UBC Research Data

Adherence to wearing facemasks during the COVID-19 pandemic Taylor, Steven; Asmundson, Gordon

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Abstract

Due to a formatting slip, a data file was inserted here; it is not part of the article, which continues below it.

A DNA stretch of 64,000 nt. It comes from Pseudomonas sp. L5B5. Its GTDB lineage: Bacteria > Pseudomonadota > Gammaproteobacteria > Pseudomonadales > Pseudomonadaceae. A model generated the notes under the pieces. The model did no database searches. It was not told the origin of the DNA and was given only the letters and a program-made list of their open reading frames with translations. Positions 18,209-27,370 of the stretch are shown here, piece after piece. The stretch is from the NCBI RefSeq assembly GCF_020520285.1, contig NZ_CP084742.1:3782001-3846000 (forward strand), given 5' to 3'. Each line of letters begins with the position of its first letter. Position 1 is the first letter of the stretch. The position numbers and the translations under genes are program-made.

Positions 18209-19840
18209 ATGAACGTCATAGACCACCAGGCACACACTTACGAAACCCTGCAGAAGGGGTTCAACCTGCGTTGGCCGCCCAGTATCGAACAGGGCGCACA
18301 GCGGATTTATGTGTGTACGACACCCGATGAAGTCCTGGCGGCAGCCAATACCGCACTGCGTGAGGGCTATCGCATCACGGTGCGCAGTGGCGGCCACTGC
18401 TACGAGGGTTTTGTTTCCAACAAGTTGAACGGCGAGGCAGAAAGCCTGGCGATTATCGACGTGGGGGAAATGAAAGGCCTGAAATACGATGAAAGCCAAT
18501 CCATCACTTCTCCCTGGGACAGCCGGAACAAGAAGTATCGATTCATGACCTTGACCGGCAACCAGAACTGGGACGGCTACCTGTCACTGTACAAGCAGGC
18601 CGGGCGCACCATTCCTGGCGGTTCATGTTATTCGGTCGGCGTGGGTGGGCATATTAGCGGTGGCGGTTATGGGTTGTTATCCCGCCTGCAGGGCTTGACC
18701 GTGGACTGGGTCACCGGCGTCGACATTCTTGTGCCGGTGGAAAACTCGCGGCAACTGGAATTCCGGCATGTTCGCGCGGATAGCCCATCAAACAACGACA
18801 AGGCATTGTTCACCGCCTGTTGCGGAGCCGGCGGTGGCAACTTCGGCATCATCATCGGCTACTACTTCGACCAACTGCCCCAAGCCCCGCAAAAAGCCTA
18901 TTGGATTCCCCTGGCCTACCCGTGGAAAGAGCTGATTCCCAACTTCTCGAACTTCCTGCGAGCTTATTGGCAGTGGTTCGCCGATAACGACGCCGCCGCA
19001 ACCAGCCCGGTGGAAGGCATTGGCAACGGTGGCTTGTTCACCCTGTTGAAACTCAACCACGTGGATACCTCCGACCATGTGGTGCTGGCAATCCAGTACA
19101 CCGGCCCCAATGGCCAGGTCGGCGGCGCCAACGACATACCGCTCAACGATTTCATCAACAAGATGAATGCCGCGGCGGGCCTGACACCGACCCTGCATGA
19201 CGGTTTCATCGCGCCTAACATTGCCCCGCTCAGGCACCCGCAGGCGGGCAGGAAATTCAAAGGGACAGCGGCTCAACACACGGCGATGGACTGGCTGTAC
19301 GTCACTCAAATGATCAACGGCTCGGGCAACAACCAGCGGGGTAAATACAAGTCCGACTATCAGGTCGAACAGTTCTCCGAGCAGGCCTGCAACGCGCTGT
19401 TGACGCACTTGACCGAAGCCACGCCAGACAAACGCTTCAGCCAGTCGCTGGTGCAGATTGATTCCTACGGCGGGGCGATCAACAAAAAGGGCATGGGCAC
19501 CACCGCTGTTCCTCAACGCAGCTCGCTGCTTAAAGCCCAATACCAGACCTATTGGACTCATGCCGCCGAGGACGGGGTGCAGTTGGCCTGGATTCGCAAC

This study reports a comprehensive empirical investigation of the nature and correlates of anti-mask attitudes during the COVID-19 pandemic. Accumulating evidence underscores the importance of facemasks, as worn by the general public, in limiting the spread of infection. Accordingly, mask wearing has become increasingly mandatory in public places such as stores and on public transit. Although the public has been generally adherent to mask wearing, a small but vocal group of individuals refuse to wear masks. Anti-mask protest rallies have occurred in many places throughout the world, sometimes erupting violently. Few empirical studies have examined the relationship between anti-mask attitudes and mask non-adherence and little is known about how such attitudes relate to one another or other factors (e.g., non-adherence to social distancing, anti-vaccination attitudes). To investigate these issues, the present study surveyed 2,078 adults from the US and Canada. Consistent with other surveys, we found that most (84%) people wore masks because of COVID-19. The 16% who did not wear masks scored higher on most measures of negative attitudes towards masks. Network analyses indicated that negative attitudes about masks formed an intercorrelated network, with the central nodes in the network being (a) beliefs that masks are ineffective in preventing COVID-19, and (b) psychological reactance (PR; i.e., an aversion to being forced to wear masks). These central nodes served as links, connecting the network of anti-masks attitudes to negative attitudes toward SARSCoV2 vaccination, beliefs that the threat of COVID-19 has been exaggerated, disregard for social distancing, and political conservatism. Findings regarding PR are important because, theoretically, PR is likely to strengthen other anti-masks attitudes (e.g., beliefs that masks are ineffective) because people with strong PR react with anger and counter-arguments when their beliefs are challenged, thereby leading to a strengthening of their anti-mask beliefs. Implications for improving mask adherence are discussed.

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